Report sees bend in road for China’s car sector
McKinsey survey predicts overall decline in sales on mainland, and says the money will be in luxury vehicles and after-sales services
While high-end car sales will remain an important driver of China's car market, after-sales services are expected to lead the sector's growth over the next decade, a study by global consulting firm McKinsey said yesterday.
China, the world's largest car market, will see local car-sales growth slow to about 6 per cent annually between now and 2020, compared to an average of 18 per cent in the period since 2006, according to the study.
However, high-end vehicles will outperform the overall market with growth of 8 to 10 per cent a year, the report said, boosted by consumers' desire to upgrade their vehicles.
After-sales services, which includes car financing, spare parts and used-car sales, is an even more promising sector, with expected revenue growth as high as 20 per cent a year by 2020.
"China has lagged far behind the United States and Europe in terms of the after-sales market," said Paul Gao Xu, a senior partner with McKinsey.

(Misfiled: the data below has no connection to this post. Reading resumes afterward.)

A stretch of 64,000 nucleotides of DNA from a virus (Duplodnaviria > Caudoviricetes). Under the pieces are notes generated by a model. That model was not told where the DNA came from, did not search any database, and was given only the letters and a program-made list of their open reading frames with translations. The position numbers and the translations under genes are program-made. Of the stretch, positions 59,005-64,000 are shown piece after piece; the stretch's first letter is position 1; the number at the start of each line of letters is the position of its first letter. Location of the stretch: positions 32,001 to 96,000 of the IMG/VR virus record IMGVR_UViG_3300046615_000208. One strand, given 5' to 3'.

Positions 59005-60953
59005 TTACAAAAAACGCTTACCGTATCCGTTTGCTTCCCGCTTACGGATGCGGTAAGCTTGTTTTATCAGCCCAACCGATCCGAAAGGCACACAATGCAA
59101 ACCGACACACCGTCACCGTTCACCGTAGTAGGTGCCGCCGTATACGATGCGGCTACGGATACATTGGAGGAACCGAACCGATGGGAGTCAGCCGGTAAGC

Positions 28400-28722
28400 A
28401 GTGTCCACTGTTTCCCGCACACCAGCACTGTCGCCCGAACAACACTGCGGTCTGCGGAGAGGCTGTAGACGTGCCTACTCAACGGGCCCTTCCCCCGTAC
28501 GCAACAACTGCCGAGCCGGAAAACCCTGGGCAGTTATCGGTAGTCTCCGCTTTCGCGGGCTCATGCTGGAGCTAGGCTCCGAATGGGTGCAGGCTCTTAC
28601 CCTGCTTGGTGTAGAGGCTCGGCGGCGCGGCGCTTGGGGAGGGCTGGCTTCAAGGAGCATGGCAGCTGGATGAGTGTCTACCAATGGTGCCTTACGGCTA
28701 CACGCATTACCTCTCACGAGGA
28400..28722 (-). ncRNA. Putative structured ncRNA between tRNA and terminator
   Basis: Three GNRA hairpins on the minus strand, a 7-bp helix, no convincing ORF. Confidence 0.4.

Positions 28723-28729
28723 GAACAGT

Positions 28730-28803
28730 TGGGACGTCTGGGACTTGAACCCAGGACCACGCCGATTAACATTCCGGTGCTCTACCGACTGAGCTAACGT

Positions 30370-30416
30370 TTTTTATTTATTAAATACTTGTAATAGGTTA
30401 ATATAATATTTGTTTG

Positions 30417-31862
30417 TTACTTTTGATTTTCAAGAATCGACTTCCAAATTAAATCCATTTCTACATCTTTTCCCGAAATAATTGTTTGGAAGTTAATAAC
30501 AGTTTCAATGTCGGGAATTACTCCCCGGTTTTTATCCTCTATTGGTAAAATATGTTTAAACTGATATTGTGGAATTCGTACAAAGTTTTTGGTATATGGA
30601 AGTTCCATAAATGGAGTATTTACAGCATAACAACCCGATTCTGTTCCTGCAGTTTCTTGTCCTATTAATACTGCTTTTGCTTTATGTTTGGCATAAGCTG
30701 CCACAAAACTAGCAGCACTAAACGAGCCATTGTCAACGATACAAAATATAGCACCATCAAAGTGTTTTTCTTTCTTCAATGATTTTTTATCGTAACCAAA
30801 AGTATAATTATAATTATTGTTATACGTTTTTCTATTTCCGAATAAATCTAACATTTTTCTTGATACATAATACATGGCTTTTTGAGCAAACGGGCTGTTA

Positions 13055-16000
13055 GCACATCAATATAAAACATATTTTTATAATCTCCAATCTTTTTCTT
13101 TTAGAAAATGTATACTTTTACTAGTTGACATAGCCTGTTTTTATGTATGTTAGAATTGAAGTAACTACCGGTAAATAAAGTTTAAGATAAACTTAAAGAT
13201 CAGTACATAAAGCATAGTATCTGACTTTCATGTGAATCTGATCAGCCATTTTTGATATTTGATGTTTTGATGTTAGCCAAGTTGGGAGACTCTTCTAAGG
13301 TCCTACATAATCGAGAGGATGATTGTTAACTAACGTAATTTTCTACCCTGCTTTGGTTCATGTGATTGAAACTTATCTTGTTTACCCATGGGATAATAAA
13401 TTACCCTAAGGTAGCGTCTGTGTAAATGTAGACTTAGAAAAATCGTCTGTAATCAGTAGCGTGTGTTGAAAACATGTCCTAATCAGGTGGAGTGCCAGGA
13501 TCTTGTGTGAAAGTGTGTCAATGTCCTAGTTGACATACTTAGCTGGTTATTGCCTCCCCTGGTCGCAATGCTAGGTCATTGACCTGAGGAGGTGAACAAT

For example, he said around 90 per cent of US car buyers applied for car loans, but most Chinese consumers paid cash for their vehicles.
Gao said that was because the cost of applying for a car loan on the mainland was still high and procedures were complicated. In addition, consumers there were not in the habit of borrowing money for purchases, and lenders had not attached enough importance to the market.
"But this is going to change over the next decade," Gao said. "We believe banks in China will pay more attention to this service, as consumption loans are considered one of the key measures for the country to stimulate domestic spending."
The after-sales car-parts market is another sector with strong growth momentum. The study estimated that the annual revenue generated from that market would grow from €20 billion (HK$204 billion) this year to nearly €100 billion in 2020.
The study, based on data about leading carmakers and management interviews, said the profits of global automotive-equipment manufacturers were expected to rise by almost half to €79 billion by 2020, with more than half of that growth coming from China.
Compared with the period before 2008, it said, the major profit pools had shifted from Europe, Japan and South Korea to North America and emerging economies.
Mid-market and high-end vehicles are expected to become the main drivers of growth in emerging markets. Globally, high-end vehicles might account for as much as 50 per cent of the total profit in the car industry by 2020, the study said.
Despite the optimistic market outlook, it said carmakers would face rising costs brought on by tighter regulations and an intensification of research on alternative-energy vehicles.
"Manufacturers need to add new functions and improvements on new cars and are required to meet tightening regulations such as carbon-dioxide emission targets," Gao said. "This will encourage them to come up with proper strategies."